Age Activated Attention Disorder or “Multitasking Gone Mad”

A friend of mine sent the following article that gave me a chuckle…

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Recently, I was diagnosed with A.A.A.D.D.Age Activated Attention Deficit Disorder.

This is how it manifests itself:

I decide to water my garden.  As I turn on the hose in the driveway, I look over at my car in the garage and decide it needs washing.

As I start toward the garage, I notice mail on the porch table that I brought up from the mail box earlier.

I decide to go through the mail before I wash the car.

I lay my car keys on the table, put the junk mail in the garbage can under the table, and notice that the can is full.

So, I decide to put the bills back on the table and take out the garbage first.

But then I think, since I’m going to be near the mailbox when I take out the garbage anyway, I may as well pay the bills first.

I take my check book off the table, and see that there is only one check left. My extra checks are in my desk in the study, so I go inside the house to my desk where I find the can of Pepsi I’d been drinking.

I’m going to look for my checks, but first I need to push the Pepsi aside so that I don’t accidentally knock it over.

The Pepsi is getting warm, and I decide to put it in the refrigerator to keep it cold.

As I head toward the kitchen with the Pepsi, a vase of flowers on the counter catches my eye–they need water.

I put the Pepsi on the counter and discover my reading glasses that I’ve been searching for all morning.

I decide I better put them back on my desk, but first I’m going to water the flowers.

I set the glasses back down on the counter, fill a container with water and suddenly spot the TV remote. Someone left it on the kitchen table.

I realize that tonight when we go to watch TV, I’ll be looking for the remote, but I won’t remember that it’s on the kitchen table, so I decide to put it back in the den where it belongs, but first I’ll water the flowers.

I pour some water in the flowers, but quite a bit of it spills on the floor.

So, I set the remote back on the table, get some towels and wipe up the spill.

Then, I head down the hall trying to remember what I was planning to do.

At the end of the day:

  • the garden isn’t watered
  • the car isn’t washed
  • the trash can isn’t emptied
  • the bills aren’t paid
  • there is a warm can of Pepsi sitting on the counter
  • the flowers don’t have enough water,
  • there is still only 1 check in my check book,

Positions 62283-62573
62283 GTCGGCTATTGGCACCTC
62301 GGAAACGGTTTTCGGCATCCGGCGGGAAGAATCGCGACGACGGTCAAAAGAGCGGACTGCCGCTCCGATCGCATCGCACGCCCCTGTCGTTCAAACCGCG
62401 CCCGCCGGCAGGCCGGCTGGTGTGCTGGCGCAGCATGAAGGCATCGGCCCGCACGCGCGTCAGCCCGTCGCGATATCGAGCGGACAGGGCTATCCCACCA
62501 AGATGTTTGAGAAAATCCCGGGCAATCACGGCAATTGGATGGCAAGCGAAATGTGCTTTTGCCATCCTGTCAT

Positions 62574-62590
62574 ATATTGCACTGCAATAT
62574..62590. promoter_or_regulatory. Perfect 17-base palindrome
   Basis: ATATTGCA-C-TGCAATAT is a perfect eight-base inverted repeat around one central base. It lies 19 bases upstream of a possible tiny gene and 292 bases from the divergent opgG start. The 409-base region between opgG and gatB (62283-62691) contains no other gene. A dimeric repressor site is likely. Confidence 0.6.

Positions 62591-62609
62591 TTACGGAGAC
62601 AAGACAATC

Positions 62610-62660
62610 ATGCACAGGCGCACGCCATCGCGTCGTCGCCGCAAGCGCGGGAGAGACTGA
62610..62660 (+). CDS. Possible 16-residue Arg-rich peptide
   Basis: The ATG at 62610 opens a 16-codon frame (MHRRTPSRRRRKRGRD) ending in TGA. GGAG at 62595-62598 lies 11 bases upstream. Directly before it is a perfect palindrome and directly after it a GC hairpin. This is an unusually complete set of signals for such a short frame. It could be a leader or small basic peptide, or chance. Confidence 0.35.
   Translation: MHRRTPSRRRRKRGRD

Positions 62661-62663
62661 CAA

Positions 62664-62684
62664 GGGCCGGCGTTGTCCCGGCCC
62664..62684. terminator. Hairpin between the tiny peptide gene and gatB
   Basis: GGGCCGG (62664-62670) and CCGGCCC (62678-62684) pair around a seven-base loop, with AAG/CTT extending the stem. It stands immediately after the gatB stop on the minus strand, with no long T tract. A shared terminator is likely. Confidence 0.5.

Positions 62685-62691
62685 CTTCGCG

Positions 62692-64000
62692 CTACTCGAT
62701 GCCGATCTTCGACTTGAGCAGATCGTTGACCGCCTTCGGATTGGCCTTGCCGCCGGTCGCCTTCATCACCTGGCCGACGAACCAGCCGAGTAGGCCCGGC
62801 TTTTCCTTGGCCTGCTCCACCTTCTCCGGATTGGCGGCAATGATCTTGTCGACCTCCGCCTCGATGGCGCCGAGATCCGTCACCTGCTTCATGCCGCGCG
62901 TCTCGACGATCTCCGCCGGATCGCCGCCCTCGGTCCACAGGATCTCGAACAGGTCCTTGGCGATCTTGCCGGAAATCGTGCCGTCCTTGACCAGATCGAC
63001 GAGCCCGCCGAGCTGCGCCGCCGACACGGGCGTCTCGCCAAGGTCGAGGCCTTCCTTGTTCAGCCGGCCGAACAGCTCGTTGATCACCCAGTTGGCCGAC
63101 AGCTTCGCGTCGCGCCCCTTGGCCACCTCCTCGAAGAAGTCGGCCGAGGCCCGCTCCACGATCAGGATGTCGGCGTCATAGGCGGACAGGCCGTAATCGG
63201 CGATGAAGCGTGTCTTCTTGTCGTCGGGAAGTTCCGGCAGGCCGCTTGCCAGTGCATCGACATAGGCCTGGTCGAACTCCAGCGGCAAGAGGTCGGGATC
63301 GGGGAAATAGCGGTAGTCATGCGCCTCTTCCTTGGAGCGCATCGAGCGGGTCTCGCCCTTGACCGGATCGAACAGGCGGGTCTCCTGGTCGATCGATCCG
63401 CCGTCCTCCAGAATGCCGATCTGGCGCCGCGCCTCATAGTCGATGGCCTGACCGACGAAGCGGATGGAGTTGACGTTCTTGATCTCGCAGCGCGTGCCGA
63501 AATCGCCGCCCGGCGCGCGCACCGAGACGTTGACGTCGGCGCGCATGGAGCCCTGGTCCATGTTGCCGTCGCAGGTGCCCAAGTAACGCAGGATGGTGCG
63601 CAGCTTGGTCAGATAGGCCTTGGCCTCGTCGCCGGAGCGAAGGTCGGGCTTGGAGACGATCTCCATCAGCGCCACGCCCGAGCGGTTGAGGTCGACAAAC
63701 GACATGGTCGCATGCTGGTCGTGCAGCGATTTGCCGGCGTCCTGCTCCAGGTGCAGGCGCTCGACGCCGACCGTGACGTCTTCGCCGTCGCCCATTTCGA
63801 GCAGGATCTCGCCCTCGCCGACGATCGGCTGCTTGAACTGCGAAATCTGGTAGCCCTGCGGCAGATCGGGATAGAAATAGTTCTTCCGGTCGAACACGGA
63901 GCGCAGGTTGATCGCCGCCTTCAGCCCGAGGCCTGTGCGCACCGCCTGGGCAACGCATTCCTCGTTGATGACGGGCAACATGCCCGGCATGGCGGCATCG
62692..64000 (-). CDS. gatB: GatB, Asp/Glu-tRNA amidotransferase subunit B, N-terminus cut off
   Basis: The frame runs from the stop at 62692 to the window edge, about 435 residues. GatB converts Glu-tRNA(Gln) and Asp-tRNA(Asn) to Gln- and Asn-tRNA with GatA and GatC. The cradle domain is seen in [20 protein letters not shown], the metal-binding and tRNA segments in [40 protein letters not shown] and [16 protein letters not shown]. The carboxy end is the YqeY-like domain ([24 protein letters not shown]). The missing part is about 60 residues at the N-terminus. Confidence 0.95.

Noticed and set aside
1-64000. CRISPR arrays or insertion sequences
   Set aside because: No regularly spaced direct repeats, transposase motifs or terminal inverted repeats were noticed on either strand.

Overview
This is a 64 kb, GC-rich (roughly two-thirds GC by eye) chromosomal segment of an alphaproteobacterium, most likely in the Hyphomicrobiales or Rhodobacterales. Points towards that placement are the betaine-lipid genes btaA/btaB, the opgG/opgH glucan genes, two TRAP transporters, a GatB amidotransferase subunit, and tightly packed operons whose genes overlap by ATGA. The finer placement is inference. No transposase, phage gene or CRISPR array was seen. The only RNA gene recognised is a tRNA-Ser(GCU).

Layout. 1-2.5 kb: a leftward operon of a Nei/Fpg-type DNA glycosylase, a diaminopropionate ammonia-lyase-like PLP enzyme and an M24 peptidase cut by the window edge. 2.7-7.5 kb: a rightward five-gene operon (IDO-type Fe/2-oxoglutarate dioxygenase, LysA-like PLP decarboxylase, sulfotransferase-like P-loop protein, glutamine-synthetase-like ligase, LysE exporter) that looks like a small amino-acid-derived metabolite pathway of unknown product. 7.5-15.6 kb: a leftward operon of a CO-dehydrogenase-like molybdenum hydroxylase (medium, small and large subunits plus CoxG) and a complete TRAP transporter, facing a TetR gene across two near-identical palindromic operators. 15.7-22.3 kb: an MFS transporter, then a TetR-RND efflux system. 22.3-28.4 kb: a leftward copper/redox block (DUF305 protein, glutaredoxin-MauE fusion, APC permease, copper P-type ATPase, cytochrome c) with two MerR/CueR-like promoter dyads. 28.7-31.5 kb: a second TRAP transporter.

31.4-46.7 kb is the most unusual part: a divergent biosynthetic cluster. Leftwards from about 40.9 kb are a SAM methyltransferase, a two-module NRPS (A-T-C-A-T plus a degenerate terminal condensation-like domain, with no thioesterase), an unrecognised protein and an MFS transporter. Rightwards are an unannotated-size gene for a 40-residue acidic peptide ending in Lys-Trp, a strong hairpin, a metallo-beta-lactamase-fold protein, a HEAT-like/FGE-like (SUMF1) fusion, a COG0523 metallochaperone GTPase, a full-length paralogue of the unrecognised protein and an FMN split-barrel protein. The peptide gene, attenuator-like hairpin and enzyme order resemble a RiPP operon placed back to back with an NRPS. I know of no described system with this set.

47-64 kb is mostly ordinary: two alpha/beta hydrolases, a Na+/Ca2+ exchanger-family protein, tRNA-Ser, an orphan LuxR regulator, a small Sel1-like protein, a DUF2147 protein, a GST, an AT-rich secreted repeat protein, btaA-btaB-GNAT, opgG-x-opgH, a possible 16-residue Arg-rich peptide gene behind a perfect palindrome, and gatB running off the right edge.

• I can’t find the remote,
  • I can’t find my glasses,
  • and I don’t remember what I did with the car keys.


Then, when I try to figure out why nothing got done today, I’m really baffled because I know I was busy all damn day, and I’m really tired.

I realize this is a serious problem, and I’ll try to get some help for it,
but first I’ll check my e-mail….

Do me a favor.  Forward this message to everyone you know, because I don’t remember who the hell I’ve sent it to.


Article: Are You a Multitasking Guru?

Michael, the author of Black Belt Productivity, make a compelling case to read the new book by Dave Crenshaw entitled “The Myth of Multi-Tasking.”

He interviews the author, who shares the gist of the ideas contained in the book.  Essentially, he argues that multi-tasking is something that humans are incapable of doing well, and in our age of cell-phones and Blackberry’s, it’s something we should strive not to do.  Instead, we should create environments that help us to focus as much of our attention on what we are doing in the moment.

At first blush, it appears to confirm my own observations in this area, so I am open to reading the book, but I’ll look at some more of the reviews before deciding to invest the time.  2Time is built on this very same notion of creating an uninterrupted flow of activity.

 Here is the  link to the article.

Component/Fundamental #9 – Switching v2

One of the most important tasks that a user of any time management system must perform is to switch from one task to another. While this may seem like a simple action, the more capable users include practices that are unique.


Switching is defined as stopping one task, looking at all the time demands, and deciding what to do next.


Advanced users take great care about switching, knowing that there is always a temptation to switch too quickly. To do so is to court disaster.

  1. Firstly, the most advanced users cherish the moments when they are in the flow of any activity – in fact, a major goal of their system is to stay in the flow as long as possible without interruption. Continue reading “Component/Fundamental #9 – Switching v2”